University's prosthetic researchers transition to a startup company
In Iraq in October 2005, Garrett Anderson, veteran and Champaign-Urbana local, lost his arm, jaw and suffered traumatic brain injuries due to a bomb explosion. He has been dealing with prosthetics for ten years.
A visit to a new PSYONIC office could change Anderson’s experience with prosthetics all together.
After developing a prosthetic hand last fall, University researchers have begun to commercialize their device by developing a startup company called PSYONIC. Last year, a group of University students hoped to install sensory feedback into their 3D printed prosthetic hand prototype. Months later, they competed and were awarded first place in the Cozad New Venture Competition in spring. Now, they are propelling their hopes into reality as a startup company called PSYONIC.
“PSYONIC is a combination of psychology and neuroscience because we do psychology and neuroscience research and we combine it with bionics so that’s where PSYONICs comes from,” said Aadeel Akhtar, co-founder of PSYONIC and doctoral student in neuroscience.
Patrick Slade, also a co-founder of PSYONIC and senior in engineering, said it has been a big change in the state of business in just one year.
Sensory feedback has been added to the 3D prosthetic hand since the Cozad competition as well, something Akhtar and Slade had been planning since last fall. This installment is one of the major differences between PSYONIC’s prosthesis and others out there.
Akhtar said low-cost prosthetic hands mostly just open and close with muscle control, but using pattern recognition, PSYONIC does much more.
Creation of robust model
Slade will be leading a senior design team during the fall semester through the mechanical engineering program. He said the team will consist of four students who will be responsible for developing a robust version of the prosthetic hand.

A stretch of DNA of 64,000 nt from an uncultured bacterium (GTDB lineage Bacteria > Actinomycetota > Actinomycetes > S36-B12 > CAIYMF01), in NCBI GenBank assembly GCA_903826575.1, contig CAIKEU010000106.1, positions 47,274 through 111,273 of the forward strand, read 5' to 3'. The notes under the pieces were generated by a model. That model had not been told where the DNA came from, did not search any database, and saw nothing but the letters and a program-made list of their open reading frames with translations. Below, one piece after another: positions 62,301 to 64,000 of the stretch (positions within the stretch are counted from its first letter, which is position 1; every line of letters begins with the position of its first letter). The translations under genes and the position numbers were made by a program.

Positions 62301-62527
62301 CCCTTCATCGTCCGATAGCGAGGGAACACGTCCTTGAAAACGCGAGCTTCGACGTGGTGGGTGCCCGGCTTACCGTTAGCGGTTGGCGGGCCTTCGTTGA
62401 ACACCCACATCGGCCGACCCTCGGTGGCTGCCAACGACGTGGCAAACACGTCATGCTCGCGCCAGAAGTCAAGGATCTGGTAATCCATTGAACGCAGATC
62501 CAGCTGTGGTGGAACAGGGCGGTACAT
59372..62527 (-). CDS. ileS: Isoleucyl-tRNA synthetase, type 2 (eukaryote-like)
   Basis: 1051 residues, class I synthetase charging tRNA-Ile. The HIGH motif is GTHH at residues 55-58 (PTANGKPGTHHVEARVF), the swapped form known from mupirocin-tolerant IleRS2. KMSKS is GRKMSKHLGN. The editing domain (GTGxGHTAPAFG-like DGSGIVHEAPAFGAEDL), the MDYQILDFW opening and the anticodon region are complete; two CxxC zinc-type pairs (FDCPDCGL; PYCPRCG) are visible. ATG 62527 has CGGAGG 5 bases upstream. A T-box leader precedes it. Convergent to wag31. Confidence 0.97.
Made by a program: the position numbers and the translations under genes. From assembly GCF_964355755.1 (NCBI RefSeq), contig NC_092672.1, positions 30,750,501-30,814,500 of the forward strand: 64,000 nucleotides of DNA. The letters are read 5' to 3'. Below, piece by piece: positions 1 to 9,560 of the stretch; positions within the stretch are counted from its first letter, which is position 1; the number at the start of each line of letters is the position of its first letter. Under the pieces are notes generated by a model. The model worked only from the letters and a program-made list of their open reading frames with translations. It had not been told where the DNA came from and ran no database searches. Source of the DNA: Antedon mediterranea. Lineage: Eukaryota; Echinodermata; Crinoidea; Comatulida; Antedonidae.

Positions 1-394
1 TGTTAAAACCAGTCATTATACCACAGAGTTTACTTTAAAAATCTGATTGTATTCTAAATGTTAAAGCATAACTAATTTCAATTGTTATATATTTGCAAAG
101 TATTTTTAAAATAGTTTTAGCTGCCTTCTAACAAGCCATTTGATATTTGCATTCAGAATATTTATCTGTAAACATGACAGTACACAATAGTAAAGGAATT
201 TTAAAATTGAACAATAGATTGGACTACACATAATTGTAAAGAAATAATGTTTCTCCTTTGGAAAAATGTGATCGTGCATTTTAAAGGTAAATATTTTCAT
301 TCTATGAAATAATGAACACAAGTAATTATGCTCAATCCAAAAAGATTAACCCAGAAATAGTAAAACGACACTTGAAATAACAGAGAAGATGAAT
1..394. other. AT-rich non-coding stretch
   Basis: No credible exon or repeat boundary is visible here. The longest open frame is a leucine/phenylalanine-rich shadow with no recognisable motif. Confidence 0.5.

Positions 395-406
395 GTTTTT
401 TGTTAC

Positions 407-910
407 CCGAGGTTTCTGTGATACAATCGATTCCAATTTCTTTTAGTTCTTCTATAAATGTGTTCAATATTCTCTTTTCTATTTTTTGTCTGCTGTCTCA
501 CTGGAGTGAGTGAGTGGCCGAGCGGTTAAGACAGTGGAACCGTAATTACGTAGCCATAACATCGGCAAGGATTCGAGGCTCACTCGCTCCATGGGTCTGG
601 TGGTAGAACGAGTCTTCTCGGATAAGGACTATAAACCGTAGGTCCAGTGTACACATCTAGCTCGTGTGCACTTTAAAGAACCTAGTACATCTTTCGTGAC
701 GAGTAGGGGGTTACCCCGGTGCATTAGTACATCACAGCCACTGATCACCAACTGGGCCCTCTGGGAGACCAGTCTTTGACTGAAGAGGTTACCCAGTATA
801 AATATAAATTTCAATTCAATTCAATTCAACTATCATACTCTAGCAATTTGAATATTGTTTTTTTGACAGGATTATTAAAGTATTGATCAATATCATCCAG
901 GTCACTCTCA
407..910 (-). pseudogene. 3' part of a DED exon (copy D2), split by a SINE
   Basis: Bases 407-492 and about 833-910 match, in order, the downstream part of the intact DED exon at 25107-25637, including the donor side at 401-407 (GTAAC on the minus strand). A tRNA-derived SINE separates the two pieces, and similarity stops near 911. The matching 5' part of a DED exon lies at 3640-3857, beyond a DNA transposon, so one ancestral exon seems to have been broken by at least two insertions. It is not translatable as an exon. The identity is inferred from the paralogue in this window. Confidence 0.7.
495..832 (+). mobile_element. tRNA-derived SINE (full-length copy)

“They’re a bunch of good guys and they are really interested in the prosthetics division and trying to come up with new technology to help out individuals with disabilities, which is exciting,” Anderson said.
Akhtar said Anderson was the first person with an amputation to come and visit their lab.
“Garrett is super amazing and he’s been great to work with so far, so I’m really looking forward to working with him,” Akhtar said.
While the 3D-printed hands are useful for prototyping and accessible to people, Slade said robustness is still one of the biggest concerns for prosthetists.
“We are looking to design something that can both be injection molded, using rubbers and plastics, and make something that can be mass produced or scaled up easily to actually be sold commercially,” he said.
Akhtar said the newly designed, more robust hand, will be PSYONIC’s first product.
“That won’t be 3D-printed, but it will use other manufacturing techniques so that the hand is a lot stronger,” Akhtar said.
Mass production and commercialization
PSYONIC is looking to officially sell the hands by next summer.
“Next year we hope to really focus on the startup,” Akhtar said. “We’re hoping to really get the business side of things aligned and also to start shipping them out too.”
Slade said PSYONIC would like to get the prosthesis to actual patients who purchased them, or work with groups like the Range Of Motion project and travel down to places like Ecuador and other developing countries.
Also according to Slade, PSYONIC is working to commercialize the prosthetic hand primarily in the United States market because it is easier to get to the patients. In other countries, it is difficult to get through the laws associated with importing products, as well as accommodating countries’ medical requirements when it comes to approving certain devices.
However, the main goal for the company is to reach out to patients beyond the United States.
“We’d really like to get the hand to patients in developing nations, which is the idea we are developing it for,” Slade said.
With all the upgraded motors and materials, Akhtar said the company is looking to keep the cost for the hand below $1,000. He said other prosthetics out there usually cost around $30,000 to $40,000 and most insurances will not provide coverage for the entire cost.
“Insurance in the United States covers up to $3,000, so that’s what we would sell it for so that when patients need one, it would be of no cost to them because insurance would completely reimburse it,” Akhtar said.